Difference between buffers in Kotlin flow

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April 28, 2022, at 07:30 AM

As far as I know there are three types of buffers in Kotlin flow: Buffer, Conflate and CollectLatest and I'm having trouble figuring out the differences between these three terminal operators.

flow.buffer().collect{...}
flow.collectLatest{...}
flow.conflate().collect{...}

I apologize the brevity, but what are the differences between these buffers and when should we use each of them?

Any help is appreciated in advance.

Answer 1

Buffers actually accept the same parameters as Channels in addition to specifying the exact capacity of a buffer.

Using the buffer method, you can pass arguments to the capacity parameter to use any type of Channel via buffer(capacity = Channel.<Type>) There is also an onBufferOverflow parameter that can be used to further customize your buffer.

The documentation at https://kotlin.github.io/kotlinx.coroutines/kotlinx-coroutines-core/kotlinx.coroutines.flow/buffer.html#:~:text=documentation%20for%20details.-,Parameters,-capacity describes your options for creating new buffers.

A good explanation of Channel types can be found on Kotlin's official website:

https://play.kotlinlang.org/hands-on/Introduction%20to%20Coroutines%20and%20Channels/08_Channels

buffer() allows for multiple coroutines to process emit calls concurrently, thereby saving time instead of waiting for each emit call in sequence.

conflate() is equivalent to buffer(capacity = Channel.CONFLATED) or buffer(capacity = 1, onBufferOverflow = BufferOverflow.DROP_OLDEST)

In the event of multiple emit calls, it will still process them all, but will only collect the final call.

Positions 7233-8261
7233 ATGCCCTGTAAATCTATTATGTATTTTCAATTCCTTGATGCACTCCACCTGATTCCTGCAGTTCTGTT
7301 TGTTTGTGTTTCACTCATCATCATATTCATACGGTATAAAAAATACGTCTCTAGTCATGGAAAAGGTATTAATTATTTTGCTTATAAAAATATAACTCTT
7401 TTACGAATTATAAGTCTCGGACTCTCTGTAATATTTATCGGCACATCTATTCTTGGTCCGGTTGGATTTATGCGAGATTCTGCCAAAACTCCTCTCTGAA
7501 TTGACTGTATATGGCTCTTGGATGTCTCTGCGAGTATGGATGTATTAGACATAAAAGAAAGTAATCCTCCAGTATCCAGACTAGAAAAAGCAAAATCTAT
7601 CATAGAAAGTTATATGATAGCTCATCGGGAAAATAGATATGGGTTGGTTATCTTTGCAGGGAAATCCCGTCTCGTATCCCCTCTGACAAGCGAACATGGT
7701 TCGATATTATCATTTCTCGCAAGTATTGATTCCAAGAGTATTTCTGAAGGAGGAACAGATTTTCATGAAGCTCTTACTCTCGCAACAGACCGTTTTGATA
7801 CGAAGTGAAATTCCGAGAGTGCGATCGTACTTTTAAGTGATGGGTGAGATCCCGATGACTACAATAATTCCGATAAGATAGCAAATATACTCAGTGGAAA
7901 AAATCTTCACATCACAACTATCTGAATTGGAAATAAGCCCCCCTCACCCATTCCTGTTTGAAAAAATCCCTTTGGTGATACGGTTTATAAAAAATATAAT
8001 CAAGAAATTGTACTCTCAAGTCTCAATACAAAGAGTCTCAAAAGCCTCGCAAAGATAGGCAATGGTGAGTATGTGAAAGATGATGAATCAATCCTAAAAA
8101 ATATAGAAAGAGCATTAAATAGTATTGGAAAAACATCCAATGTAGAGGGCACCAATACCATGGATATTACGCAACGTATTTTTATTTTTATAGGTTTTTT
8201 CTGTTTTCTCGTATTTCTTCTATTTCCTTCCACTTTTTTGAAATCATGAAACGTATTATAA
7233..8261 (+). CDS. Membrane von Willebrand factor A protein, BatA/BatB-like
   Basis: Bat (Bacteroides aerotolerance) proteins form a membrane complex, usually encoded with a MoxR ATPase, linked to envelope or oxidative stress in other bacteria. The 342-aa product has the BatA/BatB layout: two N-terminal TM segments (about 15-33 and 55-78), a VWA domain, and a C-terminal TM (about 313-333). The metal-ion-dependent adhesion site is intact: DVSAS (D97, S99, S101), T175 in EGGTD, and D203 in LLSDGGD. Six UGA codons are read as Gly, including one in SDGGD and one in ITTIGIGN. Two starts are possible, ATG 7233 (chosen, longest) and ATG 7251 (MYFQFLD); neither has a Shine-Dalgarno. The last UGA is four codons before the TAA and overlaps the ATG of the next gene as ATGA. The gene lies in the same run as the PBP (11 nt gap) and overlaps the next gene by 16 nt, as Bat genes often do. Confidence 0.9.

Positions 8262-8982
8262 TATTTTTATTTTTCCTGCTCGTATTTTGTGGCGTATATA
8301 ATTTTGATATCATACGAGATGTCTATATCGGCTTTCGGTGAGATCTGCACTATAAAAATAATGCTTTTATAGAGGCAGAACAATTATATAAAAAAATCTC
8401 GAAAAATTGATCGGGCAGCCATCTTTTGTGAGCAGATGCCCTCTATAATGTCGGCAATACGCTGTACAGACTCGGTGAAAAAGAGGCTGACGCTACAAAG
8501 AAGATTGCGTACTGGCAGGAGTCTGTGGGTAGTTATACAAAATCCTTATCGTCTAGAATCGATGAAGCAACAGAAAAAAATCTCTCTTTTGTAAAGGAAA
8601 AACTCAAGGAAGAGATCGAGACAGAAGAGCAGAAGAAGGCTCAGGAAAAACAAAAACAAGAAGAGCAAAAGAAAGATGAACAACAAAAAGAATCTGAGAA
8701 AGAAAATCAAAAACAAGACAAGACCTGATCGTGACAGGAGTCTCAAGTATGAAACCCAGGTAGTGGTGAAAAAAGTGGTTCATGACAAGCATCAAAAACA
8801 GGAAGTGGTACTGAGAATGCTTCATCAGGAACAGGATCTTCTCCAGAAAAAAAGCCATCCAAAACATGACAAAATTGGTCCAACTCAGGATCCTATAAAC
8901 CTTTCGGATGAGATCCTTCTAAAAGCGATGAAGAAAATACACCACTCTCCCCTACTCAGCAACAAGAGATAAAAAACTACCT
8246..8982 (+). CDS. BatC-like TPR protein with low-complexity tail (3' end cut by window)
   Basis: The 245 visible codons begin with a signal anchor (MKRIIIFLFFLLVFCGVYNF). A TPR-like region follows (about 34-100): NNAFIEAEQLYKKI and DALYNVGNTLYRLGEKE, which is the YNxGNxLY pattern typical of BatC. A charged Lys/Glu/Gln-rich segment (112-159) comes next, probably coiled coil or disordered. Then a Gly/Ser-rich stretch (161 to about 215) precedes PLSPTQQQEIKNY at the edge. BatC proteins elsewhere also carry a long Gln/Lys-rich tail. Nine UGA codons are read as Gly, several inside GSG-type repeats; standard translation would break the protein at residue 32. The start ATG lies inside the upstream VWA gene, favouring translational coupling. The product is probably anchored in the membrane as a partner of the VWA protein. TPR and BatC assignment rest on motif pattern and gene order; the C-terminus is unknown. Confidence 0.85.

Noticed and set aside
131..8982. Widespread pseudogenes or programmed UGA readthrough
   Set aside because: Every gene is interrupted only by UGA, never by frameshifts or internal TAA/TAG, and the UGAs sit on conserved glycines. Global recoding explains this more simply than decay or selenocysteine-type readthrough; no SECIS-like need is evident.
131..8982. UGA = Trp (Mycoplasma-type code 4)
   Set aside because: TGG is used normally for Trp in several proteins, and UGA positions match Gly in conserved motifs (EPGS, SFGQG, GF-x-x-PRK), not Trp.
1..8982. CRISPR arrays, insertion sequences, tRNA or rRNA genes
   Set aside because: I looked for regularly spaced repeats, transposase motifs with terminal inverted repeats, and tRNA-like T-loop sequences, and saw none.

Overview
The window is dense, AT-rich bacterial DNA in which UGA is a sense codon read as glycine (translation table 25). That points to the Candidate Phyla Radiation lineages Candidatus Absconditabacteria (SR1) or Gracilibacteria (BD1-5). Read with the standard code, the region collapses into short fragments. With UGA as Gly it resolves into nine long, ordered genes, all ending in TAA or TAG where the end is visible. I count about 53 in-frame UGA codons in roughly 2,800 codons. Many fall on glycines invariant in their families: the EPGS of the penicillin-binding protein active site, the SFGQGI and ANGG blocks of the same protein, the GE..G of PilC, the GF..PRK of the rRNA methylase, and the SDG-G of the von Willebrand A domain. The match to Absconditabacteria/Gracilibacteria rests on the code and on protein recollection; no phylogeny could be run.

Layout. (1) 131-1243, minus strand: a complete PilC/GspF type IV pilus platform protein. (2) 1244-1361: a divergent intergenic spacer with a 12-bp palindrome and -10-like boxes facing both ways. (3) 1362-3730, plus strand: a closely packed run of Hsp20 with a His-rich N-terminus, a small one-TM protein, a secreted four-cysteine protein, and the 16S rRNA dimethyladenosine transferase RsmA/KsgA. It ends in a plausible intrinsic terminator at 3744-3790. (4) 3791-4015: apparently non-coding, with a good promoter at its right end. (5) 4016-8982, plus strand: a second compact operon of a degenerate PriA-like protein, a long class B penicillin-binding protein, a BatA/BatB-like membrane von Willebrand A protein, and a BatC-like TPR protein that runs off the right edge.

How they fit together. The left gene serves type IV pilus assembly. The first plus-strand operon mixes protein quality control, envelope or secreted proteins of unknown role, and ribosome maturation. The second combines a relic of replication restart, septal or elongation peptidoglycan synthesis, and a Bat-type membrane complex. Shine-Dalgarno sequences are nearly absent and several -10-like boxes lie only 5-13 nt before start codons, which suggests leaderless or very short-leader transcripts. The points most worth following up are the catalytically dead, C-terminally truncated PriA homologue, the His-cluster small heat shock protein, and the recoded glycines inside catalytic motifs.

collectLatest(), in the event of multiple emit calls, will not process intermediate values.

It will instead cancel each subsequent call as a new one is made available to it; returning only the final result. This gives it the fastest processing time in situations where you only need the most up-to-date call from the Flow.

Answer 2

Normally, emitting and collecting code runs sequentially, "emitter" emits new value after previous one collected somewhere. ("Collected" means terminal operator's lambda is finished). Buffering allows to run emitting code concurrently with collecting code.

buffer() allows emitter to emit new values while the old ones is still being processed (and saves them in buffer for later).

collectLatest() restarts its lambda on each new value collected, even if old one is still being processed.

conflate() operator skips intermediate values, which means that after processing the current value, collector collects only the most recent value received during processing previous one (same as buffer(capacity = 1, onBufferOverflow = BufferOverflow.DROP_OLDEST).

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